True Dat Ahhh…

What does it take to be an informed activist? Calling all librarians, researchers, and sub-subs!

Fake news is our problem. We create it, innocently, by accident. Journalist simplify information in order to make it more consumable. Citizens share stale old moldy articles before double checking the source — what is a source, anyway? What are the different kinds of sources? Our insatiable desire to consume headlines spurs us on to the next click-bate before we exam what’s been said and whether it really lines up. And of course, there are the righteous articles written by our favorite ideologues that confirm our greatest hopes and fears. We’re so trigger happy, we have to re-educate ourselves to stop and think again: facts before sharing, as Patrice at the Chicago Public Library knows.

Do not despair. We did this before, when we first started using and then abusing email. Remember the netiquette we had to learn? We can do this. But, we need help. If only there were someone in this world trained to review content and sort it based on its veracity and value, in the context of a larger opus… Calling all librarians!

A Manifesto — you go for it, I’m right behind you

I know at least some of you are taking up the cause to re-inject truth into the civic conversation. I hope you get a manifesto together — Read 2 sources for every meme I take to heart. Yeah, well, that’s why you all should be writing up the manifesto. Helping…

Also, we could really use a list of things a citizen could do before performing a civic duty. You can skip: before becoming president, memorize the constitution & bill of rights. Or maybe not. But I was thinking more like: If as I citizen I am going to show up at a town hall meeting or sign a petition or vote, what basic things can I do to prepare: read at least 1 article from each side of the issue? know where my representatives stand? Big project, but for starters I have this ask:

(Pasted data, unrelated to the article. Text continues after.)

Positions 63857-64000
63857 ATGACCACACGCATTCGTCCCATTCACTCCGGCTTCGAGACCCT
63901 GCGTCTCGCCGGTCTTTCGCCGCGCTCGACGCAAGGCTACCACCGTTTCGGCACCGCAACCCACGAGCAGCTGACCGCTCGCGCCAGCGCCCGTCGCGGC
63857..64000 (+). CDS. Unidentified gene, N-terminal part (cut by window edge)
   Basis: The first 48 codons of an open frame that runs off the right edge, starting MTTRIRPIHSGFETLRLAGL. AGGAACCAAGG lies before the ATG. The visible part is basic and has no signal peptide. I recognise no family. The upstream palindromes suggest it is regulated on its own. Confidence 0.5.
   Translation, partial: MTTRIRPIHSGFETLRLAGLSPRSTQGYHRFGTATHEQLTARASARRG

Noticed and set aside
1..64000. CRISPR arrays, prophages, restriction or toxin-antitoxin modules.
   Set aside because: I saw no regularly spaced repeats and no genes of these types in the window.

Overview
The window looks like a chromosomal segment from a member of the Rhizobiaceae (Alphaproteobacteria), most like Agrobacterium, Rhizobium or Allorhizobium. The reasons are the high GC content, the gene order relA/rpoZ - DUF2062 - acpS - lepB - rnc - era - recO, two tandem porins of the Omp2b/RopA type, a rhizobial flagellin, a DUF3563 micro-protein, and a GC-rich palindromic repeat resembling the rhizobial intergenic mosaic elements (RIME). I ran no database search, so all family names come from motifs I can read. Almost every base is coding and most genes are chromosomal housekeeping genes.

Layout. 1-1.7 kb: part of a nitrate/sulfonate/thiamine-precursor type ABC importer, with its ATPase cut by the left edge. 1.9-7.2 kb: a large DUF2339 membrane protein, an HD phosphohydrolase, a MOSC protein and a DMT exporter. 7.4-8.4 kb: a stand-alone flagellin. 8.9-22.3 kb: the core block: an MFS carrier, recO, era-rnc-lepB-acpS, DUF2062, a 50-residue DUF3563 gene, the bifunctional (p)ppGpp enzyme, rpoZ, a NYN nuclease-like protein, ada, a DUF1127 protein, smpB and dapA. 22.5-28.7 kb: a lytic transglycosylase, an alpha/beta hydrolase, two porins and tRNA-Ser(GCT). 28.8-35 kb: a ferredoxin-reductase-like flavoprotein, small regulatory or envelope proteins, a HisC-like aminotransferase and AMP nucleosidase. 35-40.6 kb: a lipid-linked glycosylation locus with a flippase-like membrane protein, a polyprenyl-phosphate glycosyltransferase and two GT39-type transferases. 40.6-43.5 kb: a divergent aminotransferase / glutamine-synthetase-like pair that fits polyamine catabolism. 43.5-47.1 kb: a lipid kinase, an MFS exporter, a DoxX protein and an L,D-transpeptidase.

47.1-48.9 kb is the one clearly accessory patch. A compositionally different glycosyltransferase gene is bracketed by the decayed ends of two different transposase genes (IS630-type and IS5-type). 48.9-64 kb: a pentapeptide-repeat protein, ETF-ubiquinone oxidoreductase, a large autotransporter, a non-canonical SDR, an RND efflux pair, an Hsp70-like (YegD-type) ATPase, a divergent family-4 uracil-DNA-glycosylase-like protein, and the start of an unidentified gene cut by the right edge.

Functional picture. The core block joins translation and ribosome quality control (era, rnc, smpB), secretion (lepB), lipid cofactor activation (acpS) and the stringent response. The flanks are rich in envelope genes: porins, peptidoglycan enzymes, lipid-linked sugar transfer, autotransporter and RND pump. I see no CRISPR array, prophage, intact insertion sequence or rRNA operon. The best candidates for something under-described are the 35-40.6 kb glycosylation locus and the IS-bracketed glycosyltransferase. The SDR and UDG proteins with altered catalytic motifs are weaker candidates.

What’s a citizen to do?

If someone is going to show up at a protest or rally or action, how should they prepare — not the rain poncho and electric vigil candle kit— but mentally. I’d like to know who set it up, what is the problem, what are some solutions being offered, what’s will be considered a success for this particular action… So, like a protest kit, is there some basic steps we should take to make sure we’re participating as fully as we can?

  • Read an article about the issue that’s fair?
  • Reputable news channels cite two sources: shouldn’t a civic activist be able to do so as well?
  • Read an article from another viewpoint? (Not balanced articles: they can dilute the issues at hand, right? Choose in-depth arguments over equal time?)
  • Know who you’re marching to as well as who you’re marching from?
  • Read ballotpedia.org?

Not all of us can watch C-Span 2 all day, so the idea is, given an hour or two, the week before you’re going to a civic event, how can I prepare? Librarians, help a sister out, here.

Let’s talk data schemas

Next ask: we’re consolidating information about some of the actions and organizations popping up right now. Want to help with a data schema and research? Let me know.

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...a queer man, Captain Ahab- so some think- but a good one. Oh, thou'lt like him well enough; no fear, no fear. He's a grand, ungodly, god-like man...

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julee

julee

...a queer man, Captain Ahab- so some think- but a good one. Oh, thou'lt like him well enough; no fear, no fear. He's a grand, ungodly, god-like man...